Tuesday, 28 June 2022

Korea invents soft brain implant for treating neuro diseases

01 April 2021 | News

Hopes to uncover and treat psychiatric disorders and neurodegenerative diseases such as addiction, depression, and Parkinson’s

Photo Credit: KAIST, National university in Daejeon, South Korea

Photo Credit: KAIST, National university in Daejeon, South Korea

Researchers have invented a smartphone-controlled soft-brain implant that can be recharged wirelessly from outside the body. It enables long-term neural circuit manipulation without the need for periodic disruptive surgeries to replace the battery of the implant. Scientists believe this technology can help uncover and treat psychiatric disorders and neurodegenerative diseases such as addiction, depression, and Parkinson’s.

A group of researchers at the Korea Advanced Institute of Science & Technology (KAIST) and collaborators in Korea have engineered a tiny brain implant that can be wirelessly recharged from outside the body to control brain circuits for long periods of time without battery replacement.

The device is constructed of ultra-soft and bio-compliant polymers to help provide long-term compatibility with tissue. Geared with micrometer-sized LEDs (equivalent to the size of a grain of salt) mounted on ultrathin probes (the thickness of a human hair), it can wirelessly manipulate target neurons in the deep brain using light. 

This study, led by Professor Jae-Woong Jeong, is a step forward from the wireless head-mounted implant neural device he developed in 2019. That previous version could indefinitely deliver multiple drugs and light stimulation treatment wirelessly by using a smartphone. For more, Manipulating Brain Cells by Smartphone. 

For the new upgraded version, the research team came up with a fully implantable, soft optoelectronic system that can be remotely and selectively controlled by a smartphone. This research was published in January 2021 in Nature Communications.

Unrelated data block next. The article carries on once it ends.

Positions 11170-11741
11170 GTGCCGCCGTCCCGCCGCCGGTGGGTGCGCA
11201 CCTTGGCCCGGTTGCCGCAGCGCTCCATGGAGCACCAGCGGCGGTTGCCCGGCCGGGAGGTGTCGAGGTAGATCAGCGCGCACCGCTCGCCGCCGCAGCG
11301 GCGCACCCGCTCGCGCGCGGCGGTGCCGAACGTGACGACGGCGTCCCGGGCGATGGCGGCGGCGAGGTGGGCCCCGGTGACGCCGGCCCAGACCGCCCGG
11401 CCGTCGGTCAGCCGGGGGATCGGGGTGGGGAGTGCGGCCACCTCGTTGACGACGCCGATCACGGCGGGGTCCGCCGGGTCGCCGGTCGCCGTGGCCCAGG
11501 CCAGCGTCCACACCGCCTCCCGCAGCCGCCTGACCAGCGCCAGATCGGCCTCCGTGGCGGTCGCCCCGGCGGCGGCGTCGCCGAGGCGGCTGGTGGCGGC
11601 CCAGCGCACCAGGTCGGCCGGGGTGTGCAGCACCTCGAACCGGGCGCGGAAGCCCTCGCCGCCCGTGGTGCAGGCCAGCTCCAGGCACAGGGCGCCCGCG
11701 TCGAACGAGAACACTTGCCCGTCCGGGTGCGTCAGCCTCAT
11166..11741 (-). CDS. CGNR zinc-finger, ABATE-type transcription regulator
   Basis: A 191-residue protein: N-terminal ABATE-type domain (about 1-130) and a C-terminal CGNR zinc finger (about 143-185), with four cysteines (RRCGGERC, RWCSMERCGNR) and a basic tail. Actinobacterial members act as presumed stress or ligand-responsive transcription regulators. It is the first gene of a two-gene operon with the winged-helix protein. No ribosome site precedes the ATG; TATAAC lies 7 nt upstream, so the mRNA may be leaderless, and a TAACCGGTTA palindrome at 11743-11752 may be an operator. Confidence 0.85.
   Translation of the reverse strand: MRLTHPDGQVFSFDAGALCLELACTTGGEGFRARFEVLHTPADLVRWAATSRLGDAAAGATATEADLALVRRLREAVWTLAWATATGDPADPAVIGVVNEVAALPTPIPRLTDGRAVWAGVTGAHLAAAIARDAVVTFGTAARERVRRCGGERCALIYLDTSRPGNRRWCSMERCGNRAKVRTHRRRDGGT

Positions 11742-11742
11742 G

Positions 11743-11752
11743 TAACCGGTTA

The new wireless charging technology addresses the limitations of current brain implants. Wireless implantable device technologies have recently become popular as alternatives to conventional tethered implants, because they help minimize stress and inflammation in freely-moving animals during brain studies, which in turn enhance the lifetime of the devices.

However, such devices require either intermittent surgeries to replace discharged batteries, or special and bulky wireless power setups, which limit experimental options as well as the scalability of animal experiments.

“This powerful device eliminates the need for additional painful surgeries to replace an exhausted battery in the implant, allowing seamless chronic neuromodulation,” said Professor Jeong. “We believe that the same basic technology can be applied to various types of implants, including deep brain stimulators, and cardiac and gastric pacemakers, to reduce the burden on patients for long-term use within the body.”



Image Caption: Optical image of a wirelessly rechargeable, soft optoelectronic system held with fingers. The device is emitting blue light from its bilateral probes.


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